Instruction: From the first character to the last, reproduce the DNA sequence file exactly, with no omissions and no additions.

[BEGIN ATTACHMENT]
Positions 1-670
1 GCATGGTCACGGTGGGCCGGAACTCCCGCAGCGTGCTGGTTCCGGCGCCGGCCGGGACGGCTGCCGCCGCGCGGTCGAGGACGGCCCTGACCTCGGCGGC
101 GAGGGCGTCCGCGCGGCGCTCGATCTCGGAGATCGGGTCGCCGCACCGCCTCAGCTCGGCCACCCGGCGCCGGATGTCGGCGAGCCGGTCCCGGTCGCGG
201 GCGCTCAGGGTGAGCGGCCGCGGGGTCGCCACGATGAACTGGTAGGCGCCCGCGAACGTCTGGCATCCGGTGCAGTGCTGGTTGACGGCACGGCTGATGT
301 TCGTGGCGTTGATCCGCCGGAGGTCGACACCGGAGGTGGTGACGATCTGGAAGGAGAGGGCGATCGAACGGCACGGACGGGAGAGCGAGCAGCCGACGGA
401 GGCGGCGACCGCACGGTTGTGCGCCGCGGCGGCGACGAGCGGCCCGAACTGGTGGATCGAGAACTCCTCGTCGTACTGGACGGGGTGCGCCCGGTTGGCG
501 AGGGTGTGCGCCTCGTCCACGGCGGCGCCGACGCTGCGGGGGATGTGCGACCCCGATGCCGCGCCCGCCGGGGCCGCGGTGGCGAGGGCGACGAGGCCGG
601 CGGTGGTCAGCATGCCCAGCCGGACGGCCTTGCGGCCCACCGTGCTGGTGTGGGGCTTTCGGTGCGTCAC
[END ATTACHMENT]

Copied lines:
Positions 1-670
1 GCATGGTCACGGTGGGCCGGAACTCCCGCAGCGTGCTGGTTCCGGCGCCGGCCGGGACGGCTGCCGCCGCGCGGTCGAGGACGGCCCTGACCTCGGCGGC
101 GAGGGCGTCCGCGCGGCGCTCGATCTCGGAGATCGGGTCGCCGCACCGCCTCAGCTCGGCCACCCGGCGCCGGATGTCGGCGAGCCGGTCCCGGTCGCGG
201 GCGCTCAGGGTGAGCGGCCGCGGGGTCGCCACGATGAACTGGTAGGCGCCCGCGAACGTCTGGCATCCGGTGCAGTGCTGGTTGACGGCACGGCTGATGT
301 TCGTGGCGTTGATCCGCCGGAGGTCGACACCGGAGGTGGTGACGATCTGGAAGGAGAGGGCGATCGAACGGCACGGACGGGAGAGCGAGCAGCCGACGGA
401 GGCGGCGACCGCACGGTTGTGCGCCGCGGCGGCGACGAGCGGCCCGAACTGGTGGATCGAGAACTCCTCGTCGTACTGGACGGGGTGCGCCCGGTTGGCG
501 AGGGTGTGCGCCTCGTCCACGGCGGCGCCGACGCTGCGGGGGATGTGCGACCCCGATGCCGCGCCCGCCGGGGCCGCGGTGGCGAGGGCGACGAGGCCGG
601 CGGTGGTCAGCATGCCCAGCCGGACGGCCTTGCGGCCCACCGTGCTGGTGTGGGGCTTTCGGTGCGTCAC